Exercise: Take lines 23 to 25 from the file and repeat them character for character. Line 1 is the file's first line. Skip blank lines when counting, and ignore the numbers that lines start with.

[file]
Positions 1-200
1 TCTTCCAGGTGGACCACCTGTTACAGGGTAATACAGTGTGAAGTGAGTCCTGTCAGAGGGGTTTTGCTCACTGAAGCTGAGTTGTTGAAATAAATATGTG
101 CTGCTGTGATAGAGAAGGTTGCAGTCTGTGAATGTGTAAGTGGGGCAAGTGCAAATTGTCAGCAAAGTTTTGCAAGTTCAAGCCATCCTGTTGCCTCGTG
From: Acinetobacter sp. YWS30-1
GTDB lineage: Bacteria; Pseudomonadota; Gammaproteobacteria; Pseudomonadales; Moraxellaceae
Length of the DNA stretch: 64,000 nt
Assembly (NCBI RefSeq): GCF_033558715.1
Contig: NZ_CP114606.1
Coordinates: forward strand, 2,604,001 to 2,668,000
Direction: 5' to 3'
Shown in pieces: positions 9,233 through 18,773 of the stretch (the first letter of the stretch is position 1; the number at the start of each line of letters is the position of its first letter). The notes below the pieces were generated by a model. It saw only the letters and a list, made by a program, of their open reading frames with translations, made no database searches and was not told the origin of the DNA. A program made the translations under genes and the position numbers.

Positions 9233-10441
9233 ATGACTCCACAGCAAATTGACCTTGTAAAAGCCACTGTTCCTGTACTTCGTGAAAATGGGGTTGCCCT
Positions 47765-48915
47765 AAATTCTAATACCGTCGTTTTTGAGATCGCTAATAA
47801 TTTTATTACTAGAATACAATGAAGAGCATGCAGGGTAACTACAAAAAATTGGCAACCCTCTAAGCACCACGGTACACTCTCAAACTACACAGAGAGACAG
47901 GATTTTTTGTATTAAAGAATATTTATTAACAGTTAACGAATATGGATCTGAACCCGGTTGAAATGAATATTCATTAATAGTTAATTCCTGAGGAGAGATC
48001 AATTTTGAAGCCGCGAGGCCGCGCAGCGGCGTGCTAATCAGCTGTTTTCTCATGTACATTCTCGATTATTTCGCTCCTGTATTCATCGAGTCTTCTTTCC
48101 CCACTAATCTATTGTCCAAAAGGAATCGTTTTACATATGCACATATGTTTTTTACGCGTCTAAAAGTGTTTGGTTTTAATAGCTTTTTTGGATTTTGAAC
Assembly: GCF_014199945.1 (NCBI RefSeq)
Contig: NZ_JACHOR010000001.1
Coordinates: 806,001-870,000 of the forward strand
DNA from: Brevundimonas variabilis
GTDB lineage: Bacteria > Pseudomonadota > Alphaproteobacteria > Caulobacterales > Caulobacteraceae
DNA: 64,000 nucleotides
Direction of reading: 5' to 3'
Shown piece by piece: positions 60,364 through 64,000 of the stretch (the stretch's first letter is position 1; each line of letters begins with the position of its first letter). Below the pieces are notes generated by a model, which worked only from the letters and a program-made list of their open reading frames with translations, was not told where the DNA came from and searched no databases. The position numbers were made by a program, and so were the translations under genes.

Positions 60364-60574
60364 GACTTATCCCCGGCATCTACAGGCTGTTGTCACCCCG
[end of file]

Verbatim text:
DNA from: Brevundimonas variabilis
GTDB lineage: Bacteria > Pseudomonadota > Alphaproteobacteria > Caulobacterales > Caulobacteraceae
DNA: 64,000 nucleotides